Brink may not be out until spring 2011, but it's already so well defined that half the world's games journalists could probably rebuild it from memory. It's a class-based first-person shooter set on the last floating remnant of human civilisation, it throws out the distinction between online and offline play by optionally populating campaign missions with human comrades and adversaries, and it's being put together at Splash Damage by a team precisely assembled by the determined wallets of ambitious publisher Bethesda Softworks.
We've already poured over the character customisation suite, which allows you to build a fighter in the authoritarian Security forces, or in the trampy Resistance, with their discarded car number plates and tyre cuttings for shoulder pads, bin liners for sleeves and toxic war paint. We've also been told about the objective wheel, your constant guide to what's next, and Smooth Movement Across Random Terrain (SMART), the brilliantly-monikered vaulting and climbing aid.
But up to now we haven't had a chance to put its ambitious designs to the test. Interestingly, when we do it's on a PlayStation 3 - Splash Damage apparently keen to demonstrate that it's not only taking on some of the biggest challenges in the genre, but that it's not scared of doing so on famously challenging hardware either. The game's also due out for PC and Xbox 360, supported by the usual pre-release claims that each version will be largely identical to the next.
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The demo we get to play begins with a challenge map, which is designed to hold players' hands and train them to understand the game's systems, visual language and of course the four classes - Soldier, Engineer, Operative and Medic. In this case we're seeing a bit of everything, fighting through a three-storey maze of interconnected wire-mesh gantries and staircases in a warehouse to destroy a barricade, repair a power generator and then hack a security system to retrieve materials valuable to the Resistance.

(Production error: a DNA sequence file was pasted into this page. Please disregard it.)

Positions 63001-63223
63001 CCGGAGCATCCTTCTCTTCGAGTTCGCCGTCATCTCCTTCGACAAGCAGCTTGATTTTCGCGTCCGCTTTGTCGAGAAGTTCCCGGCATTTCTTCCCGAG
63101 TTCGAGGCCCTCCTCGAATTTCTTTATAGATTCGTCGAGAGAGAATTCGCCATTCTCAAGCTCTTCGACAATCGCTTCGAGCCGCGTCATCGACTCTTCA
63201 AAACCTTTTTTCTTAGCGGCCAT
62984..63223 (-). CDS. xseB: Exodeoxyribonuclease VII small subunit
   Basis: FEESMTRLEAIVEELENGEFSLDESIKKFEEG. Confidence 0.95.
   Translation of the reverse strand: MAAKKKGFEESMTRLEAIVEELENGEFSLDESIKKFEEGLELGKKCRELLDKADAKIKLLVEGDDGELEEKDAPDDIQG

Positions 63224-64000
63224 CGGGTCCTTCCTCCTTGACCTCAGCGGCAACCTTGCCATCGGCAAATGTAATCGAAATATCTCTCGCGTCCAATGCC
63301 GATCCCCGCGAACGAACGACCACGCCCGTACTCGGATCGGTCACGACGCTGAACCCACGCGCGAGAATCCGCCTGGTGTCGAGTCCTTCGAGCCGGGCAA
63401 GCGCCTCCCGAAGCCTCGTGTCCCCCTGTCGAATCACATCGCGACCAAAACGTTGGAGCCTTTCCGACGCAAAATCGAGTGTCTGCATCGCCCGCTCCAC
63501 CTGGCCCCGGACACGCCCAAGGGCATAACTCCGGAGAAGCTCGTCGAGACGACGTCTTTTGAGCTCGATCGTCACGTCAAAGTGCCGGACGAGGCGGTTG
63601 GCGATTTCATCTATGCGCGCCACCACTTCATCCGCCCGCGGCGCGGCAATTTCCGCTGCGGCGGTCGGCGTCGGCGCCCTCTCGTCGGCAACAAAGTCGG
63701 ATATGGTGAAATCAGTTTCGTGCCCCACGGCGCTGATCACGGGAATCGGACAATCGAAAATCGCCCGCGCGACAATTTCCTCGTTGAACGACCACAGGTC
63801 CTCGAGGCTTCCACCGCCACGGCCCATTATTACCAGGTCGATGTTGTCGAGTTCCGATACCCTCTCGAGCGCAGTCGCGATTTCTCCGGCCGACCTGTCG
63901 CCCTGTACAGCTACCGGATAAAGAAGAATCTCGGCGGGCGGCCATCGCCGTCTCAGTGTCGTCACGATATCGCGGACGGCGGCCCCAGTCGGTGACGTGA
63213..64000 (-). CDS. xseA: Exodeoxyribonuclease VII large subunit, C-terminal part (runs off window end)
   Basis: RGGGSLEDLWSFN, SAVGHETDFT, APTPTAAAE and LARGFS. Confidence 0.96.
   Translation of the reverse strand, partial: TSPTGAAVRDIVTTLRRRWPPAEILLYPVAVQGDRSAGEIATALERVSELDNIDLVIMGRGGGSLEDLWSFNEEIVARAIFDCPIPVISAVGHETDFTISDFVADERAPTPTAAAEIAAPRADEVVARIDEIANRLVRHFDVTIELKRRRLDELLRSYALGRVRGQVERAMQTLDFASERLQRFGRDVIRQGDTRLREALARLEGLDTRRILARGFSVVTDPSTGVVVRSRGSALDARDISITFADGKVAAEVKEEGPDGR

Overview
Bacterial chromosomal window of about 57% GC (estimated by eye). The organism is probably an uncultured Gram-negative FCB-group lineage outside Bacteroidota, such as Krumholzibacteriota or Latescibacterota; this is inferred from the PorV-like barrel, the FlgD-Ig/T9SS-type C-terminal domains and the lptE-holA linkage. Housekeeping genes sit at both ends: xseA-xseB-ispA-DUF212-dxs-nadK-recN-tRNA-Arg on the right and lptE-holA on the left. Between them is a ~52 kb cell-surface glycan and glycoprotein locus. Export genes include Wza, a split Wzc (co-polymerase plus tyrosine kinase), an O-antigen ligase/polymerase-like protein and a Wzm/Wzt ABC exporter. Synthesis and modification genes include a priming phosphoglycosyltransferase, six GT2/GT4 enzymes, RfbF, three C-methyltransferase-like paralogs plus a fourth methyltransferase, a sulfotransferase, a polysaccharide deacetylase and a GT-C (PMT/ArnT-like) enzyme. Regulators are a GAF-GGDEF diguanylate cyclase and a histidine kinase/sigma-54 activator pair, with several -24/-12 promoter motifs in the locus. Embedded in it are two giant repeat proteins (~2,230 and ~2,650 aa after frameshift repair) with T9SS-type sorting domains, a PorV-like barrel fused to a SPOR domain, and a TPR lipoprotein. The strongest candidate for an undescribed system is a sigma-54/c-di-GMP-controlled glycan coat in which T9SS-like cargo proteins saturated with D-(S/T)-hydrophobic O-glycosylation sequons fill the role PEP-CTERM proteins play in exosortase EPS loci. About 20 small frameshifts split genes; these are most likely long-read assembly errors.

Having never previously played Brink, and having had my brain filled up and wiped by reading and editing 478 million previews and reviews since the last time we saw it, I'm one of the ideal targets for these challenge maps: I cut my teeth on Quakeworld and Counter-Strike, I adore simple and innovative solutions to complex problems in game worlds, and I have no idea what I'm supposed to be doing. I should get this quickly if Bethesda's millions are paying off.
The game quickly explains that our first objective is to destroy a barricade and that I'm a Soldier. It also directs my attention to the objective wheel, accessed by holding up on the d-pad, and notes that the most important thing I can possibly do at any given moment will always be the whopping slice of objective right at the top of the wheel: in this case it's to advance on the barricade and plant an explosive charge. Once I become more confident and already know what I need to do, I can just tap the d-pad to quickly assume the primary objective and get the relevant arrows and distances to appear on the HUD, rather than having to pause and peruse.
Control is familiar two-stick shooting with iron sights, melee and sprinting buttons, and it's nice to be able to lean out of natural cover using the d-pad. Control sensitivity is good enough by default that I barely notice it and immediately set about shooting mother******s in the head with whatever I'm carrying. "You're a natural, Tom. A killing machine," my Bethesda guardian notes. Correct.